In weaknesses be the same and get realistic, what you see as a weakness might not be true of you, So work out what you avoid? What people around yu will see as a weakness in you? What habits are negatively impacting you, such as time management, sleeping habits or mood, such things. Is there a genuine fear holding you back. Many people are scared of public speaking, that’s why there are classes everywhere to help overcome this. Can your fear be reframed like this?

This leads us into opportunities, what opportunities are out there to help you grow in your industry, new technology courses, public speaking classes, professional contacts. Do you see a gap in your market that you can take advantage off? If not, don’t stress, find local networking events, groups and conferences, attend local council educational business sessions, or educational classes. Is there a new role that will force you out of you comfort zone and force you to learn something new, to challenge you.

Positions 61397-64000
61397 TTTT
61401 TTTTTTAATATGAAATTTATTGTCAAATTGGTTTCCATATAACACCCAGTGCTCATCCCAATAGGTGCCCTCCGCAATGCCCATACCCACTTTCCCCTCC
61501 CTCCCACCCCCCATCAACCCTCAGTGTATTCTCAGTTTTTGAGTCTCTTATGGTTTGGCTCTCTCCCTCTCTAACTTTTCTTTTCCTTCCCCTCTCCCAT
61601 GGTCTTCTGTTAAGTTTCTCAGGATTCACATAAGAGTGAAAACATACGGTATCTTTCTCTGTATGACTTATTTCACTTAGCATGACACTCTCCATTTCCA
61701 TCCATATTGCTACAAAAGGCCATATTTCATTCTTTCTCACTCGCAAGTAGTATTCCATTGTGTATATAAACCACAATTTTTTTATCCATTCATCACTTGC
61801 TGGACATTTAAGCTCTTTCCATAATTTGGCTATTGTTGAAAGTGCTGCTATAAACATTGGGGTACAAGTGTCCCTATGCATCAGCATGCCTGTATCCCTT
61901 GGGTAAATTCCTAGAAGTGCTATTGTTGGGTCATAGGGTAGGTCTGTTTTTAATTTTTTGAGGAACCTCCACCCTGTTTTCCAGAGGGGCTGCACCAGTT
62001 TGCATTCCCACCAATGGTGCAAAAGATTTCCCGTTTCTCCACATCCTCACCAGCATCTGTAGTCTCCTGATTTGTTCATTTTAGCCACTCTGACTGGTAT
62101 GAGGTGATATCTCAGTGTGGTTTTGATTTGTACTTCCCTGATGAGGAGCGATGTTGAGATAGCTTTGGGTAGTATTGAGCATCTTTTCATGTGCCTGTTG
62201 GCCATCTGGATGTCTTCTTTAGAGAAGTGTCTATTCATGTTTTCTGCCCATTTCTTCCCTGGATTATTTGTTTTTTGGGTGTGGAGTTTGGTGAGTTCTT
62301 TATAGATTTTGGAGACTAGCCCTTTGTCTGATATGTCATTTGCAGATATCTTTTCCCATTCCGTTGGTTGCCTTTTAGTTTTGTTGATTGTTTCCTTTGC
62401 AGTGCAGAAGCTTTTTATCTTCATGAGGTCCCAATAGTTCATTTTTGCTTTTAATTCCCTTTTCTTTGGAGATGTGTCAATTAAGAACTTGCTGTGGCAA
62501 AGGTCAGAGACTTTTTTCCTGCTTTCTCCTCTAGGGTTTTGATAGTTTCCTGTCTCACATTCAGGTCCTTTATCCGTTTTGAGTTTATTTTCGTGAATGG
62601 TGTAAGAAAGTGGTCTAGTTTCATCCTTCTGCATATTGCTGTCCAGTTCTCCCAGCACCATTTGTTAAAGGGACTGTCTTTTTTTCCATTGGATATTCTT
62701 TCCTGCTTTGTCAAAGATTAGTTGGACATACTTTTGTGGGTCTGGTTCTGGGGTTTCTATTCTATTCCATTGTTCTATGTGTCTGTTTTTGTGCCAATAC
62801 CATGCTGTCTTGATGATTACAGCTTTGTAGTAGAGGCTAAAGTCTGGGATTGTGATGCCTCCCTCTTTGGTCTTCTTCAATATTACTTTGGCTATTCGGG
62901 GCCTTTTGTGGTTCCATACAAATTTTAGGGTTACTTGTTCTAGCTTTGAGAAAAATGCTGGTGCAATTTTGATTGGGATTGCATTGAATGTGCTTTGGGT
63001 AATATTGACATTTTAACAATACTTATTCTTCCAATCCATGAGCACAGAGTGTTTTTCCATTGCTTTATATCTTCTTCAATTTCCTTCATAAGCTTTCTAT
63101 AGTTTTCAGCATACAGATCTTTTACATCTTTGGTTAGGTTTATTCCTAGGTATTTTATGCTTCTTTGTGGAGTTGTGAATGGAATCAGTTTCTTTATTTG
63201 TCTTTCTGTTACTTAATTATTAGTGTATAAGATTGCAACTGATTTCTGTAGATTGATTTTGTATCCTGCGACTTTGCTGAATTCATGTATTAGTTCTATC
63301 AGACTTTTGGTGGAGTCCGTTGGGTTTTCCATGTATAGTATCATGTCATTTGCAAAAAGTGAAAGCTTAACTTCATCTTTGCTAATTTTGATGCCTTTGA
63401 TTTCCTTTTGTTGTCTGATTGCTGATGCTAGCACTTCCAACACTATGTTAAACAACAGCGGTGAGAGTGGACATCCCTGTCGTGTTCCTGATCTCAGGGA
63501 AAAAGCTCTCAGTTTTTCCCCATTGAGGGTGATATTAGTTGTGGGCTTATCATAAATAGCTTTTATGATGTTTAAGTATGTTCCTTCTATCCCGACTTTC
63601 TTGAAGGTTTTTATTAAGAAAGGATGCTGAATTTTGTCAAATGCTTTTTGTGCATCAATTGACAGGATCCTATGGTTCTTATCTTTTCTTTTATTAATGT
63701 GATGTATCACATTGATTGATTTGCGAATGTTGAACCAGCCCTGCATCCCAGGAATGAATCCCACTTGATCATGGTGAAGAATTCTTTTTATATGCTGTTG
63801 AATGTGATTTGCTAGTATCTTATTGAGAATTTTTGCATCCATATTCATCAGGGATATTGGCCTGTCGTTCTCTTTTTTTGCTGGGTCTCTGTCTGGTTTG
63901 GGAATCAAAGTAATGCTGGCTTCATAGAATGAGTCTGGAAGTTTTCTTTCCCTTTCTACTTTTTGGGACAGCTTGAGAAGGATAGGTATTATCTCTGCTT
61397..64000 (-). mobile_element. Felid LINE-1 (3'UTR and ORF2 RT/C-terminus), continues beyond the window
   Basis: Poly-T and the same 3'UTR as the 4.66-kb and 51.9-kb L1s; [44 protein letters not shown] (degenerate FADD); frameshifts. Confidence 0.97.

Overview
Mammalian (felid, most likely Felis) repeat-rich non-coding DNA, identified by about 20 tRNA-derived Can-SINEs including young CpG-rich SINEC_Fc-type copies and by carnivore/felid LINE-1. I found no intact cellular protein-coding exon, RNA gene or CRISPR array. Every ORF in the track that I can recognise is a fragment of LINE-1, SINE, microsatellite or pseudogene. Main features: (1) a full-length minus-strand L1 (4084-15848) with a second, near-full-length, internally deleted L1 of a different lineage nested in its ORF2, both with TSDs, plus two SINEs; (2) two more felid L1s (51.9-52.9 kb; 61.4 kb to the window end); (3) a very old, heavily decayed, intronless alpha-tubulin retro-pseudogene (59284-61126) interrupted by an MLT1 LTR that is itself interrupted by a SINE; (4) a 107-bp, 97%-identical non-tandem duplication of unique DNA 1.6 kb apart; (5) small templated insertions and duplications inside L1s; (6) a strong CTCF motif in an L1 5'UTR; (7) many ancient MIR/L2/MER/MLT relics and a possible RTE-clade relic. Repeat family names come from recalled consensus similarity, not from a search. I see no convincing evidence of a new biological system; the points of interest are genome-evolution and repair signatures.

Have these opportunities reduce your weaknesses.

Lastly what are your threats, apart from your own self doubt that is. Be, rational here, what actual issues or obstacles are you facing at work? What projects are at threat of going to a colleague instead, and why? What can you do to overcome them positively.

Understanding your true abilities in strengths and weaknesses will remove the need to worry about your capabilities.